Reforms on the move
ZENG YI/FOR CHINA DAILY
According to the Seventh National Population Census conducted at the end of 2020, China's urbanization rate has reached 63.9 percent. Moreover, the migrant population has reached 376 million, of which 120 million people traveled from their hometowns to other provinces. Compared with the 2010 figure, the migrant population has increased by 70 percent.
Given the rising speed and scale of population flow, the government needs to accelerate putting appropriate policies in place. The migration of the rural labor force will be a long-term trend, as with economic growth and urban industrial upgrading, the demand for workers for industrial production and for daily services has expanded.
And this has driven greater demand for sanitation workers, security guards and cleaners. There is also a growing demand for housekeepers and restaurant waiters as people's living standards improve.
The census results show that China's population flow is not going to slow down or be reversed, making further reforms necessary.
First, the household registration system, particularly the scoring system in the super-large and megacities, needs further reform, in order to boost urbanization in regions with large population inflows.
The government has proposed a pilot program of mutual recognition of the cumulative number of years for household registration in cities in the Yangtze River Delta and Pearl River Delta regions, recognizing the number of years a person has lived in a city in one of these regions when that person applies for household registration in another city in the same region. The program is expected to promote the population flow in urban clusters.
The authorities are also supposed to develop a mechanism to provide public services and allocate public resources in accordance with the permanent population size. Besides improving education and increasing the retirement age, facilitating the population flow can also help unleash demographic dividends.
Moving to cities can increase the income of migrant workers and improve their living standards. It can also improve the efficiency of labor force allocation and alleviate labor shortages in cities, especially the large ones in developed regions.
Therefore, during the 14th Five-Year Plan period (2021-25), policymakers must promote reforms in super-large and megacities having more than 5 million permanent residents to facilitate household registration applications by people with stable jobs and those who have been long-term residents in other cities.
Second, the decline in domestic birth rates has become a trend as China's economy develops. To increase the number of births in big cities, it is important to reduce living costs. The supply of land and housing needs to be in line with the size of the migrant population. To address the issue, the government has made the management of land use more flexible to provide areas with advantages room for growth.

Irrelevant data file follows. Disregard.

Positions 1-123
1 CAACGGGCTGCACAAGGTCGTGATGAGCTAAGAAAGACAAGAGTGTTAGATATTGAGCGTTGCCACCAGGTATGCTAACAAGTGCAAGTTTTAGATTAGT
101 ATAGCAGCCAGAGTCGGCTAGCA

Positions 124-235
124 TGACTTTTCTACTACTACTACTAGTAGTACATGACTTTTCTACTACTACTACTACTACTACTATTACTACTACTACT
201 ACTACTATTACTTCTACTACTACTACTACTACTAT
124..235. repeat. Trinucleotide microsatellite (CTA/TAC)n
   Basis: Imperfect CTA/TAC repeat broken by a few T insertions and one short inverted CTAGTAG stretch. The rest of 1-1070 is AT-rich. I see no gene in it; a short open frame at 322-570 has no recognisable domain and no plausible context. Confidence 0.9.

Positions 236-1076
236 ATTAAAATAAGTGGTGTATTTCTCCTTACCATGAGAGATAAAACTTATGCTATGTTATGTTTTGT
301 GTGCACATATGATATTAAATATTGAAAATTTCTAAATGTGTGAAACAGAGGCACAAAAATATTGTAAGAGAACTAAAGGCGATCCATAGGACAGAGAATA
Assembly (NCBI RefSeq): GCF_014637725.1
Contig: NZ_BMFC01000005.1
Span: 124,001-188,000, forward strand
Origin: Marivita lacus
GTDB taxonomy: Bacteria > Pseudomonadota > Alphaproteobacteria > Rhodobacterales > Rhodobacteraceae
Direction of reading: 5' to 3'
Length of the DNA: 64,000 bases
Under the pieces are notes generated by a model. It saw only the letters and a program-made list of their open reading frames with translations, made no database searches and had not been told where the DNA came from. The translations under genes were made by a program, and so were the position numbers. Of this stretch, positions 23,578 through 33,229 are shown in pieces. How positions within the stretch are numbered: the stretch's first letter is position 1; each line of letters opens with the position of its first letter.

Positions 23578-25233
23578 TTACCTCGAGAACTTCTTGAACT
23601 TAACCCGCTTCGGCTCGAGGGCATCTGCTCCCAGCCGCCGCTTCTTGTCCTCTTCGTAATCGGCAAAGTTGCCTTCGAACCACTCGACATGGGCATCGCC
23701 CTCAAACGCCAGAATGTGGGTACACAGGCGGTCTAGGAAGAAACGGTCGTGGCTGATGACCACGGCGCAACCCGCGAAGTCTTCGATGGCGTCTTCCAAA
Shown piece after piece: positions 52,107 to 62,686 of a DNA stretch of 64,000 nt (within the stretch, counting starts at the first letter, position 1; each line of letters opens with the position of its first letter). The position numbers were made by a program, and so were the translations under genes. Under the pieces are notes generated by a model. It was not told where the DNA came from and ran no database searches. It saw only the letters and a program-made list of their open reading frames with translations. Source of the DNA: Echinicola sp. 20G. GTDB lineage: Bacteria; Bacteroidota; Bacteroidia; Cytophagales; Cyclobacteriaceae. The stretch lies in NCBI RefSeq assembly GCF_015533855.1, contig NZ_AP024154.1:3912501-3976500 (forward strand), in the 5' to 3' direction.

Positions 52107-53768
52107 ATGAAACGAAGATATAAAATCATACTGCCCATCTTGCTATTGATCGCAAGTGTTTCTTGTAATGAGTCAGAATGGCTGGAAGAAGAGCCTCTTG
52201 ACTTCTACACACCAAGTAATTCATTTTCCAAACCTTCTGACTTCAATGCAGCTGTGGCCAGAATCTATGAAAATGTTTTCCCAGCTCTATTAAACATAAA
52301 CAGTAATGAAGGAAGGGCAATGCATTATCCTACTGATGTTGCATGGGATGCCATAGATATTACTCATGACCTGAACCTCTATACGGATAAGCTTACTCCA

Third, the government needs to improve investment in education for the children of migrant workers and accelerate the introduction of 12-year compulsory education. Efforts are needed to promote academic and vocational high school education, especially for the children of migrant workers.
Large cities also need to ease household registration restrictions and improve the education provision for children with rural household registration status. The requirements for the number of years of residence and social security payments of their parents should be lowered, so that more children of migrant workers are able to go to school in the cities.
Such a move can help improve national education and extend the country's demographic dividend. It can also increase the supply of labor in cities and improve social harmony.
Last, investments in regions seeing population outflows should be prudently determined. People will not necessarily return even if local governments work hard to improve livability by shoring up investment, building affordable housing and enhancing public services, as it is unrealistic and against the economic development trends in China and the world.
Local governments that keep increasing their investment while the local population is shrinking are likely to bear heavy debts. Detroit in the United States is a typical example. The local government kept increasing investment despite the population outflow and saw growing debts, which led to its bankruptcy.
Thus, domestic regions with a population outflow to nearby larger cities can take advantage of the opportunities brought by the cities and metropolitan areas. Facilities for public services should also be pooled together.
As the number of inhabitants in villages decline, the costs will be too high to equip every village with a school and nursing home and the quality of services cannot be ensured. Therefore, public services should be pooled to nearby downtown areas to improve the quality and efficiency of public services in regions with population outflows. Also, China's rural land reform lags far behind the urbanization and population flow trends, requiring the stepping-up of reforms.
The author is a professor at Shanghai Jiao Tong University, executive dean of Shanghai Institute for National Economy (SHINE) and a research fellow of China Institute for Urban Governance.
The author contributed this article to China Watch, a think tank powered by China Daily. The views do not necessarily reflect those of China Daily.